On the role of placental major histocompatibility complex and decidual leukocytes in implantation and pregnancy success using non-human primate models
Review | Published: 2 October 2009
Thaddeus G. Golos*,1,2,3, Gennadiy I. Bondarenko3, Svetlana V. Dambaeva1,3, Edith E. Breburda3, and Maureen Durning3
1Departments of Comparative Biosciences, School of Veterinary Medicine, 2Obstetrics and Gynecology, School of Medicine and Public Health and 3Wisconsin National Primate Research Center, University of Wisconsin-Madison, Madison WI,USA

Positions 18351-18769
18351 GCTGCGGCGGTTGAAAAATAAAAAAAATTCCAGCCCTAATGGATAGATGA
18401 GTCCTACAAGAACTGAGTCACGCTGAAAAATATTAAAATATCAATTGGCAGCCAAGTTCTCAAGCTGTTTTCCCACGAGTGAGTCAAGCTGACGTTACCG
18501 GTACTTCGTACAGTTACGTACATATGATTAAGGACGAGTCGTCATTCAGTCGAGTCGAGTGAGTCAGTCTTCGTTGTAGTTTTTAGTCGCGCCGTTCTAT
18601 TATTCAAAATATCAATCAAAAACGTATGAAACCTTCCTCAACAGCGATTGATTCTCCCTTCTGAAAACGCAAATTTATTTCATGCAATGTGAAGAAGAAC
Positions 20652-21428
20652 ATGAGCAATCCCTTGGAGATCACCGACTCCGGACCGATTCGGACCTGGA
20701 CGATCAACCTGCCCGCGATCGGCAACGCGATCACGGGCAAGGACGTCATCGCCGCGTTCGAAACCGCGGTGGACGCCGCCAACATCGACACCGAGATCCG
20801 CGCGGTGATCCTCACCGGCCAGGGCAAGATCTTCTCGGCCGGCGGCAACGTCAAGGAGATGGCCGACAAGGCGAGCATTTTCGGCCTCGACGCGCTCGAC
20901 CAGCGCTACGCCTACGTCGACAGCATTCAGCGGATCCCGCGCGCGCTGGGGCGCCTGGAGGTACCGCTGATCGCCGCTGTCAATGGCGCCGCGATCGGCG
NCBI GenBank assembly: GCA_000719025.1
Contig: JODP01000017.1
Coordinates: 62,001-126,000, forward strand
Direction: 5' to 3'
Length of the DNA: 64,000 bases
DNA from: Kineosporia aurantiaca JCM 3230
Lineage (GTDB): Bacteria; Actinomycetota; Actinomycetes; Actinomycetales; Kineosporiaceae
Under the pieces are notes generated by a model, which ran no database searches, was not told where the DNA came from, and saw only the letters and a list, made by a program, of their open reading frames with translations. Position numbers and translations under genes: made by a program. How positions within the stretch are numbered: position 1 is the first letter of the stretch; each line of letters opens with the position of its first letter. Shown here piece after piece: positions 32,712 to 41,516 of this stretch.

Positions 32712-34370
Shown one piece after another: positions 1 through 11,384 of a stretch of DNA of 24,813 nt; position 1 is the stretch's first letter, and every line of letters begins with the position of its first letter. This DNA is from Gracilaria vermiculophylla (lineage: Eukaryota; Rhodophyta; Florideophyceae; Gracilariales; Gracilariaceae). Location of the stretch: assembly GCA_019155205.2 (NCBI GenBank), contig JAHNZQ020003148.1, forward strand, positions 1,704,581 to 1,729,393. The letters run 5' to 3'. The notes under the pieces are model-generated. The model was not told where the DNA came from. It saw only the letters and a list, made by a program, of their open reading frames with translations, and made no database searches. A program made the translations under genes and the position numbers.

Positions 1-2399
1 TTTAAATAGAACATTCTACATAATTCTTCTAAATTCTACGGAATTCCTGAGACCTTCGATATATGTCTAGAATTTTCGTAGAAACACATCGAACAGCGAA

While there is broad agreement that interactions of the human maternal immune system with the tissues and cells of the implanting embryo are likely to be critical contributors to pregnancy success, there remains a dearth of information which directly confirms this expectation. Although animal models of reproductive function often provide opportunities for confirming such hypotheses, progress in this area has been sporadic due to limitations of traditional laboratory or agricultural animal models, such as rodents, sheep, pigs and cattle. Many of these limitations derive from divergent modes of implantation and placentation across mammalian species. Over the past decade there has been progress in the development of the nonhuman primate as a model in which to address questions of pregnancy success in the area of immunology. The purpose of this review is to compare available model species, summarize current knowledge and recent progress with an emphasis on experimental in vivo manipulations, and suggest areas available for additional study and growth.